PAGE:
Opinion | Susan Knopf: Vote green | SummitDaily.com
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Opinion | Susan Knopf: Vote green

President Biden drove through Minturn on Wednesday. He was here to sign an executive order creating the Camp Hale-Continental Divide National Monument.

Creation of the 53,000-acre national monument has been the 15 year project of Sen. Michael Bennet. It’s part of his work to pass the CORE Act — the Colorado Outdoor Recreation & Economy Act.

“I can’t thank Senator Bennet enough. He found a path to tell our story,” said Nancy Kramer, president of the 10th Mountain Division Foundation.



Rep. Joe Neguse said, “Three cheers to the people of Colorado who worked so hard to make this happen.”

Gov. Jared Polis, Sen. John Hickenlooper, Neguse, our county commissioners and state Reps. Julie McCluskie and Dylan Roberts have all worked to protect this area. Neguse worked hard to pass the CORE Act in the House three times.



Camp Hale was the training home to the important 10th Mountain Division in World War II. It was the sacred home to the Ute tribe before that. The area is environmentally important and economically important to our recreation industry. This designation will not affect recreation access for the ski industry, hikers or snowmobilers, according to the White House.

Some Colorado Republicans are against protecting Colorado’s natural beauty. Senate candidate Joe O’Dea says he opposes the presidential executive order to designate national monuments. Biden is the 18th president to use the Antiquities Act to protect a national heritage area — eight were Republicans. The gun-toting congresswoman in neighboring Congressional District 3 opposes the national monument and the CORE Act.

If you care about our beautiful environment here in Summit County, you know you need to vote Democrat. We vote our devotion and support of our fragile natural world. We support business leaders and politicians who understand our need to balance the environment we love, with the business concerns that pay our bills.

Polis has put us solidly on the path of renewable energy and has worked across the aisle and across issues to strengthen Colorado’s climate resilience.

Two candidates running for office have missed the memo. Heidi Ganahl is running against Polis. O’Dea is running against Bennet for Senate.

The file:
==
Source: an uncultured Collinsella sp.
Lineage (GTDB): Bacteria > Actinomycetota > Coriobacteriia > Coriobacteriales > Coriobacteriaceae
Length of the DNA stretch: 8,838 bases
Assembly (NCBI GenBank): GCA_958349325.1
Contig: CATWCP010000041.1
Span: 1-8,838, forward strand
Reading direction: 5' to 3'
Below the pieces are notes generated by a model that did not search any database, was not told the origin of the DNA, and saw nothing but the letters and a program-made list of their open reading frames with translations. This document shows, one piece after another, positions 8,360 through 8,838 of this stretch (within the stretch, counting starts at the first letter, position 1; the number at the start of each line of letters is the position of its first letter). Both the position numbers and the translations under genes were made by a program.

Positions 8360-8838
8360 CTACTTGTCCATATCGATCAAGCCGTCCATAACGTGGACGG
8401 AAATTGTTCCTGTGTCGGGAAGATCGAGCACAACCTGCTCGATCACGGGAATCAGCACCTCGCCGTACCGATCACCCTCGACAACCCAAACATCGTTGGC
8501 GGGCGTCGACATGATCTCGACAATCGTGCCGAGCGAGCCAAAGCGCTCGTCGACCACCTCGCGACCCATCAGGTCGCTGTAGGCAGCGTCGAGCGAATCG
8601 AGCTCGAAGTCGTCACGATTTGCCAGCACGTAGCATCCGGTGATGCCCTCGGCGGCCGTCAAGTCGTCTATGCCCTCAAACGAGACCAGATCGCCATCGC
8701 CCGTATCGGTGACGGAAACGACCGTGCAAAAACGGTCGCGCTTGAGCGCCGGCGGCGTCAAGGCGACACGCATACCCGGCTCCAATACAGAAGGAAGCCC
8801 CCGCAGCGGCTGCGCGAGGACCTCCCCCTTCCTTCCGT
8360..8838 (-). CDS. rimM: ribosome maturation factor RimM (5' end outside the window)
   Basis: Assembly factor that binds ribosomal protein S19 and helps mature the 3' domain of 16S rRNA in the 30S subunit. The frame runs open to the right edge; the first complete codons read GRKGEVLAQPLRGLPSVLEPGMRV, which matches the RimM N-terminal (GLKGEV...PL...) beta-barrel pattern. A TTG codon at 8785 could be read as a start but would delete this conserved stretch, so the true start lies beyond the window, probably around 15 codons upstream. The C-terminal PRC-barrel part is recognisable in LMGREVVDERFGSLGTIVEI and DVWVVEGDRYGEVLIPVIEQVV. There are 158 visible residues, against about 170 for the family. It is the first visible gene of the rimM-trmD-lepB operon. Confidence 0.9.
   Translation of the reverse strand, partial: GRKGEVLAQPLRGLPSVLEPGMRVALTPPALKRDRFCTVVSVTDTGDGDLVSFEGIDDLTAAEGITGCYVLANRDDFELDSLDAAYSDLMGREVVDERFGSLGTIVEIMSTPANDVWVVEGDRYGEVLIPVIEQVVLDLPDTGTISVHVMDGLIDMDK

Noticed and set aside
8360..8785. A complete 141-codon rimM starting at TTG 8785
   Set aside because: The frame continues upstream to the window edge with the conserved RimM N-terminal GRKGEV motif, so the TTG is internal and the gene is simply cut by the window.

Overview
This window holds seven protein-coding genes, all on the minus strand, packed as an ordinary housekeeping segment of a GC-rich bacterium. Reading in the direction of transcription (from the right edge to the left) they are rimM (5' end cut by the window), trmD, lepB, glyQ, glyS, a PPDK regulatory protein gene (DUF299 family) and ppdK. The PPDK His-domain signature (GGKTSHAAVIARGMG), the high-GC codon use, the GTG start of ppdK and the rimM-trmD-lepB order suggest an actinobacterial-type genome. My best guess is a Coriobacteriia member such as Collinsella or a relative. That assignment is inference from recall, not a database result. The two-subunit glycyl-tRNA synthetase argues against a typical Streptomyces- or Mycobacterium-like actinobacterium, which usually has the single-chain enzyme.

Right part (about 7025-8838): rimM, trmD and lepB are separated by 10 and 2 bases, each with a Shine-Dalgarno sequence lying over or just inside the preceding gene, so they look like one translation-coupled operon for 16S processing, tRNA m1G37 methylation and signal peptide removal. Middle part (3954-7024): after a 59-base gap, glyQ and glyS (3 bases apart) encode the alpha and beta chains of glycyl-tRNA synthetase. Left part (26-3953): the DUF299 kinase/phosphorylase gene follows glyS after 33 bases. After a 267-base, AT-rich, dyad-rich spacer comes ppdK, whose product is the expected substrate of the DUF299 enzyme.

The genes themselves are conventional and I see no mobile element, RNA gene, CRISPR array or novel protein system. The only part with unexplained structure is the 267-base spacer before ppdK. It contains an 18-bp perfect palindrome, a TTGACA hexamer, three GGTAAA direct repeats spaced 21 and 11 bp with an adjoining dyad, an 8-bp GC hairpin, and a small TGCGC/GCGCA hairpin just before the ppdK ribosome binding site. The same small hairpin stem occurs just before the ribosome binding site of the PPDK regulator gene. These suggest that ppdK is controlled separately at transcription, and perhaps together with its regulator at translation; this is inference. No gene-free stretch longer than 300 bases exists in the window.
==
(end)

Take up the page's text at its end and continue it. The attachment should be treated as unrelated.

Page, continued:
For the record, Ganahl told the Colorado Water Congress Conference that she thinks the best way to fight climate change is crank up fossil fuel production in Colorado.

“One of my goals is to get our oil and gas workers back to work, because we produce the cleanest energy on the planet right here in Colorado,” said Ganahl. “There is absolutely no reason for us not to produce the energy and instead go to Russia, Venezuela, Iran.”

A 9News viewer, hearing Ganahl’s plan, wrote that it sounds like his plan to lose weight is to eat more ice cream. Sounds about right.

According to Forbes, clean energy sector jobs are growing faster than fossil fuel energy jobs, and creating lower-cost energy. It’s clear to me Ganahl is missing the mark and would take us backwards, both in jobs and environmental quality.

O’Dea has been a climate change denier, he told the Colorado Water Congress Conference, “There is no doubt that the climate is getting warmer and drier. Layer onto that rapidly growing populations in Colorado. And what you get is one hell of a public policy dilemma.”

In a 9News Next broadcast, he told Kyle Clark there is some debate as to the contribution of human activity. Clark called him out twice and O’Dea insisted the human contribution to climate change is in debate. We need politicians who can lead, not wring their hands over public policy dilemmas.

O’Dea also said he’s not too sure what’s in the CORE Act, but the most important consideration would be how it might affect more development. Do we need more development? Or do we need to balance development with our ability to support growth?

Don’t worry Mr. O’Dea. I’m counting on Colorado voters to figure out you aren’t really up to the job. You might consider a Colorado Sun article that says green energy is cheaper and provides good jobs. We just need the political will to progress.

Heidi, my bet is every able-bodied fossil fuel worker who hasn’t yet found a better job in the green energy sector is probably working with gas prices this high. Don’t worry, your plan isn’t really a winner for Colorado. We’re all winners when our elected officials lead and protect our communities. Protecting our environment protects our economy.


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